I had a conversation with an old friend yesterday. We were in grad school together, and after a stint in Louisiana doing the professorating thing, he's now on Long Island doing the professorating thing. It's a climate more suited to his and his wife's New England upbringings.
So after the usual how's it going stuff was gotten out of the way, we started to name-check some authors, you know, dropping it English-degree style, beginning in Albany with William Kennedy. He declared that Ironweed, which I haven't read, is perhaps the greatest American novel of the twentieth century. Or maybe late twentieth century. I can't quite remember, but at any rate he thinks rather highly of it. So it goes on my stack. Perhaps it'll be next, because right now I'm not feeling very motivated to finish Pynchon's V. and I don't know why, because it's actually pretty good (the only Pynchon I've ever read start to finish is The Crying of Lot 49, although I've made some jabs at Gravity's Rainbow).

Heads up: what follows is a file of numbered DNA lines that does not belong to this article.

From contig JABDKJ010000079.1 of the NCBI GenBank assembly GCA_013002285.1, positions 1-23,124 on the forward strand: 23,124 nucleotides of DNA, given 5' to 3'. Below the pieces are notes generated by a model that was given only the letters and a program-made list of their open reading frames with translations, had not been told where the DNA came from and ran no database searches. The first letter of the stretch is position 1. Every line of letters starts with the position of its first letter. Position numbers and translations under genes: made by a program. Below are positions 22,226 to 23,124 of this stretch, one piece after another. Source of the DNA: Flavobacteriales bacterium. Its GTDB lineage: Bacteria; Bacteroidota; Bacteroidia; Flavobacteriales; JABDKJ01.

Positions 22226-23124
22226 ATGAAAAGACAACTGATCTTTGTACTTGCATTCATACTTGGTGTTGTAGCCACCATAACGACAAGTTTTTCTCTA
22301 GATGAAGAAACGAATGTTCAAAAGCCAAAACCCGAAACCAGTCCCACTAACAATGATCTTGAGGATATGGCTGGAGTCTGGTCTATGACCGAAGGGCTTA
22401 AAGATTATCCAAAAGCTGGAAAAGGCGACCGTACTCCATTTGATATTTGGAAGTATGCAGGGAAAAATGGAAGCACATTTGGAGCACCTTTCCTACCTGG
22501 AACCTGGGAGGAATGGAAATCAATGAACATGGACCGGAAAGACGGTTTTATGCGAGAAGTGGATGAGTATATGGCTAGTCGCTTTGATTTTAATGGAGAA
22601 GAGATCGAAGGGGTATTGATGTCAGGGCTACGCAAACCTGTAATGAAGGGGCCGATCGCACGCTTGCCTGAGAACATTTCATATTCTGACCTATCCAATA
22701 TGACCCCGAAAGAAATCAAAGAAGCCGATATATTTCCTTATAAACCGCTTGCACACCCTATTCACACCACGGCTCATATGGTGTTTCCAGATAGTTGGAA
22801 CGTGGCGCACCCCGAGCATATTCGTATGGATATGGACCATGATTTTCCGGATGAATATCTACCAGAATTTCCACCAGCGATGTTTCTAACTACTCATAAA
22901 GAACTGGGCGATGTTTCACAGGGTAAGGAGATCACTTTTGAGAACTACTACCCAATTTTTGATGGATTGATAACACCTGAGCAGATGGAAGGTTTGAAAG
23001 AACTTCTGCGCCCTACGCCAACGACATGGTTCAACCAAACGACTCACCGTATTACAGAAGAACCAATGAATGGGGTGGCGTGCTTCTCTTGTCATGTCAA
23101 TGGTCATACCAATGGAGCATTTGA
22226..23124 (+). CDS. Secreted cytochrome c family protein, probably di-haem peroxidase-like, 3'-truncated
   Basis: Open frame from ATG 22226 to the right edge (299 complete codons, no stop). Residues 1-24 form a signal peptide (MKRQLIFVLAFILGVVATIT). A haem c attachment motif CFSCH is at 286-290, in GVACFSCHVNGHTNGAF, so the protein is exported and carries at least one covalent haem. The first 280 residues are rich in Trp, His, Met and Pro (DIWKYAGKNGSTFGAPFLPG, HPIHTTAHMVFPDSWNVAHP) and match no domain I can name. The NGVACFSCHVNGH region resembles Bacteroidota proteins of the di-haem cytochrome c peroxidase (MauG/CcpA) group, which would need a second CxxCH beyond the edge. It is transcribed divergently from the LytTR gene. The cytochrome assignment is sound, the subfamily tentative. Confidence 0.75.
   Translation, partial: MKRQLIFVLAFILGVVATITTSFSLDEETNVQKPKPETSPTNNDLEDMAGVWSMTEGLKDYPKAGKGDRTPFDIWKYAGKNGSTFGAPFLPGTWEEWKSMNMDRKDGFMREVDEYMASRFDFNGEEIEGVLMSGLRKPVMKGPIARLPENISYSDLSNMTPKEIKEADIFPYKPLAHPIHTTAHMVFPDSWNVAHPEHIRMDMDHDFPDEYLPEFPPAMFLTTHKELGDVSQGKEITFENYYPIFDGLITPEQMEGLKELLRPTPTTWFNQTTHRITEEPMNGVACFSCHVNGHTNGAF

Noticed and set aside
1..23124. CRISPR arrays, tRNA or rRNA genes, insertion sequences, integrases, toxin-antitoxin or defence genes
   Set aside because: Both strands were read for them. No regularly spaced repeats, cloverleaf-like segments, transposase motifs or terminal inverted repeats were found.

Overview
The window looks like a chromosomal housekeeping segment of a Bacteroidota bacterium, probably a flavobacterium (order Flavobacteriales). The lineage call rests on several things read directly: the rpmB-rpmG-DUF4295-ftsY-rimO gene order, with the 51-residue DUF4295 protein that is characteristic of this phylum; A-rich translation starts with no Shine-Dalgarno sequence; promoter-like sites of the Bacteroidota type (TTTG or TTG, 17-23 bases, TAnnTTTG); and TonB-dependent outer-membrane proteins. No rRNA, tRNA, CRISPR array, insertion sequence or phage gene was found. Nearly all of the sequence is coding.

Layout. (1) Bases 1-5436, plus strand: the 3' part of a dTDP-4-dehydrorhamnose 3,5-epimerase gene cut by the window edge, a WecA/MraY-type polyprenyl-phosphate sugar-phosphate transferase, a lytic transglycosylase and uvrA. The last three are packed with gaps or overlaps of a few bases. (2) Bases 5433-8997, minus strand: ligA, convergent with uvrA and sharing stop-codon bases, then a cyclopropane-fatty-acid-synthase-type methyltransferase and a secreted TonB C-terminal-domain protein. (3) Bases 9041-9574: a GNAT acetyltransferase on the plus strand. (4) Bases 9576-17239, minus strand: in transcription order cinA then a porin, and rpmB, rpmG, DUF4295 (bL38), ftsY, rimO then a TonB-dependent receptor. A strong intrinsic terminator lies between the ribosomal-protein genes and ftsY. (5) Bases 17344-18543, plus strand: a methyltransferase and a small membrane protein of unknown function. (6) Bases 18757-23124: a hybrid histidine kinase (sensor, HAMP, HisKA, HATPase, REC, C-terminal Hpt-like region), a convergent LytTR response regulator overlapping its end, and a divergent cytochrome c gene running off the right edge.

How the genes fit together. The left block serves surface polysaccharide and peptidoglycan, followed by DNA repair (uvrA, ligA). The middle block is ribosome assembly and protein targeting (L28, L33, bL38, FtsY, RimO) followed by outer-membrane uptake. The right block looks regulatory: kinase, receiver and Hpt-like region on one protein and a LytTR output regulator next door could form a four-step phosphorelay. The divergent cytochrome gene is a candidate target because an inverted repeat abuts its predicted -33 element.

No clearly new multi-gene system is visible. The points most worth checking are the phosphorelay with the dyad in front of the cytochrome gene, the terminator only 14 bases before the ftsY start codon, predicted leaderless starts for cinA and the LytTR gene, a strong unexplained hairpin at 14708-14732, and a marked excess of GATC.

So from there it was on to Russell Banks briefly, and then to Cormac McCarthy. You see, we never left New England (at least as far as birthplaces are concerned, and yes I consider New York part of New England so get over it New Yorkers). My friend is recommending highly to me McCarthy's futuristic novel The Road, telling me it's very stark. That his older brother, jaded though he is and an author himself, found himself crawling into his son's bed after he'd finished reading it because he just needed to be near him. That's powerful stuff. As I've only ever read All the Pretty Horses (as has MA) and Child of God, The Road goes on my stack. Hey, it must be good, since it was an "Oprah Book Club" selection. Oh, yeah, it also won the Pulitzer or something like that.
Our conversation came to an abrupt halt, however, when he remembered that he had a fellow prof over while their daughters were having a playdate, and he didn't want to be the neglectful host.
I suppose we'll always have the MLA...
and for the lit geeks among you, half a point to discuss the origins of the title of this post without googling.